Sen. Bernie Sanders of Vermont, a self-avowed socialist, sometimes sounds like a multibillionaire entrepreneur when promoting his political agenda.
He intends, you see, to "invest" a great deal of money.
Of course, unlike a billionaire entrepreneur, Sanders won't be investing his own money. He will be "investing" yours.
Nor does Sanders intend to be a mere retailer. He is promising to make "massive investments" in a "Green New Deal" that will result in "a wholesale transformation of our society."
"From the Oval Office to the streets, Bernie will generate the political will necessary for a wholesale transformation of our society, with support for frontline and vulnerable communities and massive investments in sustainable energy, energy efficiency, and a transformation of our transportation system," says his website.
He promises to "Directly invest an historic $16.3 trillion public investment toward these efforts, in line with the mobilization of resources made during the New Deal and WWII."
Sanders similarly vows to support "small family farms by investing in ecologically regenerative and sustainable agriculture," to "invest in nationwide electric vehicle charging infrastructure," to make "a $300 billion investment" to "increase public transit ridership by 65 percent" and to lead "the world in fighting climate change by investing in reducing emissions throughout the world."
At the same time, Sander promises to "Invest $14.7 billion in cooperatively owned grocery stores."
Sen. Elizabeth Warren of Massachusetts is also promising to make "investments."
She touts, for example, what she calls her "Plan to Invest in Rural America."
"Our failure to invest in rural areas is holding back millions of families, weakening our economy, and undermining our efforts to combat climate change. It's time to fix this," she says.
This includes dealing with the urgent need to teach Americans how to use the internet -- and providing it to them through government-run systems.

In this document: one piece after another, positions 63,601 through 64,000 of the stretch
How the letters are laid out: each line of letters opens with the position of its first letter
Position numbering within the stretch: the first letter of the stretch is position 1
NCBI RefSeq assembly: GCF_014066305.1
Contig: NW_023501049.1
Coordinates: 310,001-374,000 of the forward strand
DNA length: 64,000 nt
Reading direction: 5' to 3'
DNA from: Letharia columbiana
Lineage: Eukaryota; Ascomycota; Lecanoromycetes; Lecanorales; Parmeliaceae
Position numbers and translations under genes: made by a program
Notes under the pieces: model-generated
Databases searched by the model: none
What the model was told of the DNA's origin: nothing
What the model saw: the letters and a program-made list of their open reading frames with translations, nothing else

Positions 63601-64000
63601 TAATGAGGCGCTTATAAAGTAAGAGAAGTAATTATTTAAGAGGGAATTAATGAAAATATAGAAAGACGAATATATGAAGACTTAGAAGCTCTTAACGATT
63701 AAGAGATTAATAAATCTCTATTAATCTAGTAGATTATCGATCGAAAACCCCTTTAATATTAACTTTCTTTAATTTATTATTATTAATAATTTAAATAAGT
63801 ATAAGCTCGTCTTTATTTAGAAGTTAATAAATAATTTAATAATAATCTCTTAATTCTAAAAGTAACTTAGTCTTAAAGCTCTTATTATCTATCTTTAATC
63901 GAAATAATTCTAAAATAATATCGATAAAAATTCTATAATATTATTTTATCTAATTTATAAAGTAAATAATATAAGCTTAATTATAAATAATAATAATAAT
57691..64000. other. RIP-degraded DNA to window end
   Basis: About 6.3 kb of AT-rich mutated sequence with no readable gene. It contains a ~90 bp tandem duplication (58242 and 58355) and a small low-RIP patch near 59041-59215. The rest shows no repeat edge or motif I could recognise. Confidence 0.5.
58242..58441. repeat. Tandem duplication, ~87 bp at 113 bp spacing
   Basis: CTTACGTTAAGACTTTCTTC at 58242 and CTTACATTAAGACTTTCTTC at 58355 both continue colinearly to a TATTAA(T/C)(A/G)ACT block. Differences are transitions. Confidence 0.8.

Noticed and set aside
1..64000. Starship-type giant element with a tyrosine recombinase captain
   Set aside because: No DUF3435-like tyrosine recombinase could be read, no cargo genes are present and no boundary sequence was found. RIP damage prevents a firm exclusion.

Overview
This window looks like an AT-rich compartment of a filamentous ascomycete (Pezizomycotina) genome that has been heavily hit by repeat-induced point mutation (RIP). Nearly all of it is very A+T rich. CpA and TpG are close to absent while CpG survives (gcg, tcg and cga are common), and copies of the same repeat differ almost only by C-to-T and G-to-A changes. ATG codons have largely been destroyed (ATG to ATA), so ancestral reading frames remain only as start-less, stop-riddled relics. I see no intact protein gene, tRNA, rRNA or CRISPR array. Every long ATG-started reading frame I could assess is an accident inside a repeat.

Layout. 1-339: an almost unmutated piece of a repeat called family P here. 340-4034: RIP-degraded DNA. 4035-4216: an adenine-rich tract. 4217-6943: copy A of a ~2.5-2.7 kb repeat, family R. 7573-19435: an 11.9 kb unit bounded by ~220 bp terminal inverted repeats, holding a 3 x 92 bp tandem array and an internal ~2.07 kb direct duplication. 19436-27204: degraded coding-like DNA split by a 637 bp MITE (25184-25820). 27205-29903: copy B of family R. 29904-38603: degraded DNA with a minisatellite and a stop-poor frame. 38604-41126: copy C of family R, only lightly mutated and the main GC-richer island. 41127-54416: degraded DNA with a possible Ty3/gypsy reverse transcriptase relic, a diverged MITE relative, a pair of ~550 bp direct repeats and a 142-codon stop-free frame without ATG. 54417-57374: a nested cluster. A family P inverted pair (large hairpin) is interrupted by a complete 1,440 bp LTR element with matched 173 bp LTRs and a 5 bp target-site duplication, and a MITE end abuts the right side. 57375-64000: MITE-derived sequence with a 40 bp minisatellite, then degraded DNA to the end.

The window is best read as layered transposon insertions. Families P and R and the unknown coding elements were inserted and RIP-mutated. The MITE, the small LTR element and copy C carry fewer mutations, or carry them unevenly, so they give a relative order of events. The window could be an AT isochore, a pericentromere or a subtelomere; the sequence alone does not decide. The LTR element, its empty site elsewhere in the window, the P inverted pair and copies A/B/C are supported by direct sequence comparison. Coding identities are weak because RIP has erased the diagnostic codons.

"Even when there's access to broadband internet -- and even when it's available at an affordable price -- people may still not take advantage of it because they don't know how to use it," Warren says in an essay for Medium. "That's why I will work to pass the Digital Equality Act, which invests $2.5 billion over ten years to help states develop digital equity plans and launch digital inclusion projects."
"I will make sure every home in America has a fiber broadband connection at a price families can afford," she says. "That means publicly-owned and operated networks -- and no giant ISPs running away with taxpayer dollars."
Warren's trademark investment proposal, however, is her plan for universal childcare. "My plan will guarantee high-quality child care and early education for every child in America from birth to school age," she explained in an essay in Medium.
She calls this a "win-win-win investment in our future."
Politicians like Sanders and Warren are now using the terms "invest" and "investment" the same way they have long used the terms "reproductive rights" and "reproductive freedom."
They are euphemistic lies meant to cover up an ugly truth. When American politicians say they favor "reproductive rights" or "reproductive freedom," what they mean is they favor the legalized killing of an unborn child.
When politicians like Sanders and Warren now say they want to make an "investment," what they mean is they want to take and spend someone else's money.
Private individuals and private corporations invest their own money, or money they have borrowed on their own credit, with the intention of creating something that brings back even more money in return.
Private investment, when it works, builds things that create wealth.
More federal spending, which is what Sanders and Warren want, creates a bigger federal government with more people dependent on it.
It also creates a heavier tax burden on the people who are not dependent on government but pay for it.
Sanders and Warren both say they are going to pay for their "investments" by taxing the rich.
"At a time of massive wealth and income inequality, we need a progressive tax system in this country that is based on the ability to pay," says Sanders.
"If we are serious about reforming the tax code and rebuilding the middle class, we have got to demand that the wealthiest Americans, large corporations, and Wall Street pay their fair share in taxes," he says.
"While we must make income taxes more progressive, that alone won't straighten out our slanted tax code or our lopsided economy," says Warren.
"That's why we need a tax on wealth," she says. "The Ultra-Millionaire Tax taxes the wealth of the richest Americans. It applies only to households with a net worth of $50 million or more -- roughly the wealthiest 75,000 households, or the top 0.1%. Households would pay an annual 2% tax on every dollar of net worth above $50 million and a 3% tax on every dollar of net worth above $1 billion."
The essence of the political pitch Sanders and Warren are making is that there will be more takers then givers.
In the transformed America they envision, that would be a permanent fact.
Terence P. Jeffrey is the editor in chief of CNSnews.com.